What is Bare-Legal Title?
“Bare-legal title” is a somewhat imprecise term used to denote those instances when the legal record of ownership is separated from the equitable fact of ownership. This post is the first of several in which we will consider how those instances are treated under North Carolina state law and, in turn, how bare-legal title operates within bankruptcy law vis-à-vis one of these two owners and an unrelated third-party creditor. In other words, the dispute we are examining here is not the record owner versus the equitable owner. It is the record owner and one of their creditors, or the equitable owner and one of their creditors.
This discussion assumes there is such a thing as the “record owner” of the asset in question in the first place. Real estate records ownership by deed. Vehicles and boats record ownership by a certificate of title. Both kinds of records are filed with the state of North Carolina, either through a county’s Register of Deeds Office or through the Department of Motor Vehicles. Less precisely, certain other personal property may document ownership through a certificate bearing the record owner’s name and the serial number (or other identifying characteristic) of the asset. One can imagine, for instance, the purchase of construction equipment or a valuable vintage guitar involving such documents, notwithstanding the fact that the state of North Carolina has no formal way of recording those purchases.
Here Are Some Examples of Situations Where Bare-Legal Title Arises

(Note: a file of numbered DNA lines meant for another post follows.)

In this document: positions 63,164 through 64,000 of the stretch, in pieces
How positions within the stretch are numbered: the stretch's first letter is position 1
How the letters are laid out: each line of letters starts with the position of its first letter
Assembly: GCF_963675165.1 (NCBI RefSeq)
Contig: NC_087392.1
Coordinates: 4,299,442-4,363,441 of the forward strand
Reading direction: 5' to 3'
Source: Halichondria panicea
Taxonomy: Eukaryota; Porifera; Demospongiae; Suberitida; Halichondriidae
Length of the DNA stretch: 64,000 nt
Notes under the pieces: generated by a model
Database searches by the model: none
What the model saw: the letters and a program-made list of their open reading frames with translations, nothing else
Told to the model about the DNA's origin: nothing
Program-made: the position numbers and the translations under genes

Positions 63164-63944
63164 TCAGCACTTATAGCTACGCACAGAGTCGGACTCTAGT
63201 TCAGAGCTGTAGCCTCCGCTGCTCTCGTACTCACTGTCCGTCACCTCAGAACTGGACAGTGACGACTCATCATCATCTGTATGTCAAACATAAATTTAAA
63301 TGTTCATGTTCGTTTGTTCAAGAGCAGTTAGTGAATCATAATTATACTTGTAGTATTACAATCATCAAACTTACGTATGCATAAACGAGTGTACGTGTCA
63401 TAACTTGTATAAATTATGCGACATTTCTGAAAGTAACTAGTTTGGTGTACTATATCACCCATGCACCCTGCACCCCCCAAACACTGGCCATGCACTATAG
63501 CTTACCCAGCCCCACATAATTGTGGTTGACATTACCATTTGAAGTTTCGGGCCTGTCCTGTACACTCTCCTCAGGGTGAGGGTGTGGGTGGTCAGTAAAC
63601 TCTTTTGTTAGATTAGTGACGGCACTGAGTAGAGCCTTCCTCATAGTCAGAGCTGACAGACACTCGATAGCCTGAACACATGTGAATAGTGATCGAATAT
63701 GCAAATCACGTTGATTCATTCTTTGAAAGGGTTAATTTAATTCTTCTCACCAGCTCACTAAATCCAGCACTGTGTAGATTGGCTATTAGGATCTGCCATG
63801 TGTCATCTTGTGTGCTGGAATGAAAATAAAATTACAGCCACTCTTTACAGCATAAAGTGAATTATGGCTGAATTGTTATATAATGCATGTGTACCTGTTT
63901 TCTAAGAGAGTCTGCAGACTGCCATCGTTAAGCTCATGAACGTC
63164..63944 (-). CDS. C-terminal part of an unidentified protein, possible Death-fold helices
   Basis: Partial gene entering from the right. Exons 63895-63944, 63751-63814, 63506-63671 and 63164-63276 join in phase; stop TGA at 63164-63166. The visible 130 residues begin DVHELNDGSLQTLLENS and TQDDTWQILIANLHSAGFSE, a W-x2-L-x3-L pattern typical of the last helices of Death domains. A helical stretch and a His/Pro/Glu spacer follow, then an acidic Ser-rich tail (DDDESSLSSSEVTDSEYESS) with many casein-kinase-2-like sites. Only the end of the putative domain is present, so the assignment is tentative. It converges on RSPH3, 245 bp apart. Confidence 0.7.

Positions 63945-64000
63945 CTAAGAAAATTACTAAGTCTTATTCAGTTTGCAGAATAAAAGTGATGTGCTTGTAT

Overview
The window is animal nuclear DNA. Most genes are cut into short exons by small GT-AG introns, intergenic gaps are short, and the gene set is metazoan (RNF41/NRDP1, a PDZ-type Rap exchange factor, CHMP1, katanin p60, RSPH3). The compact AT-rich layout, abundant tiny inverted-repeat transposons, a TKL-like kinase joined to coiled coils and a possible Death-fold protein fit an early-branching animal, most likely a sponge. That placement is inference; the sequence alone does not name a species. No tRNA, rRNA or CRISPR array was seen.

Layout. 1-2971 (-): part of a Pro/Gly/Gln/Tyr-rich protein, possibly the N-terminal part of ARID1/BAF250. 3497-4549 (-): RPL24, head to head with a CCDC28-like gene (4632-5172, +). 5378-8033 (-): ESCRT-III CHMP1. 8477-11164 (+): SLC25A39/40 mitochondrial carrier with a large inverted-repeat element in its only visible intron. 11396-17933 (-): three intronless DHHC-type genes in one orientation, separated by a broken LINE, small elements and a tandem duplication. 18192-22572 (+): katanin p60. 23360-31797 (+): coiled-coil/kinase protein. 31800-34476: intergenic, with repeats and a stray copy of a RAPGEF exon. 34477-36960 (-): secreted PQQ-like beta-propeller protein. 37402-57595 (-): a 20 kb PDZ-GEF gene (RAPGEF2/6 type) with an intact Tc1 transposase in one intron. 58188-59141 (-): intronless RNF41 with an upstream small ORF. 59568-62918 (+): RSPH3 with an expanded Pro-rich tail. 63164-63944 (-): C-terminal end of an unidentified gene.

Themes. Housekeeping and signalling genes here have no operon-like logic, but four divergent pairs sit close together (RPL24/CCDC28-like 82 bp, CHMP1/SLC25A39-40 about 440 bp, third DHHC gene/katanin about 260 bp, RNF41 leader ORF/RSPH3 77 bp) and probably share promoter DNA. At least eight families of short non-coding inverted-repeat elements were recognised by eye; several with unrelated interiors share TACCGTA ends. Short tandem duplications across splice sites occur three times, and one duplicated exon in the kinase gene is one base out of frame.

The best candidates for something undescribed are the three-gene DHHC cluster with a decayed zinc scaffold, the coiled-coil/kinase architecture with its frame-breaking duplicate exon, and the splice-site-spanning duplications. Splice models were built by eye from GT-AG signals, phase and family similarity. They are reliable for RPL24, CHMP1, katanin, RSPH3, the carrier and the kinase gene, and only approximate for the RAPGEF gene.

An elderly man, James, transfers his home to one of his adult sons, Chris, as an estate-planning device. Chris did not pay his father for the property, nor does Chris live there or pay for its maintenance, insurance, or property taxes. James has expressed the wish to his family that when he dies, Chris should sell the house and distribute proceeds equally among his children. In this situation, Chris holds “bare-legal title” to the property. What effect does this arrangement between James and Chris have on their creditors?
A legal resident of North Carolina, Juan, has a family member, Jose, who is in the United States illegally. Jose pays cash for a truck but titles the truck in Juan’s name because Jose is worried about how registering the truck in his own name might affect his immigration status. In this situation, Juan holds a “bare-legal title” to the truck. What effect does this arrangement between Juan and Jose have on their creditors?
In one sense, the meaning of ownership is self-evident. Try taking a toy away from a three-year-old and you’ll receive an immediate lesson in its meaning. In another sense, though, ownership can be complicated. “I had it first,” “I was using it,” “finders-keepers-losers-weepers,” and finally, most elementally, “It’s mine!” are all concise statements of laws that have equal purchase on the playground and in the courtroom.
“Ownership is the guarantee of the law; possession is the guarantee of the facts. It is well to have both forms if possible; and indeed they normally co-exist.” (John Salmond, Jurisprudence 311 (Glanville L. Williams ed., 10th ed. 1947) quoted in Black’s Law Dictionary under “Ownership”). And, indeed, they normally do co-exist. But not always. Sometimes the law and the facts diverge. When a third-party creditor is involved, do the circumstances of an asset’s possession, the intent of the parties, or the sheer man-on-the-street sense of fairness tip the scales in one direction or another? In the upcoming posts, that’s what we’ll be studying to find out.
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For more than 20 years, the Sasser Law Firm has been helping individuals and business owners sort through financial hardships to see the light at the end of the tunnel. Our North Carolina bankruptcy attorneys are all board-certified specialists, which means we have passed a complex exam, undergone a thorough peer review, and continue to earn legal education credits in this ever-evolving area of law.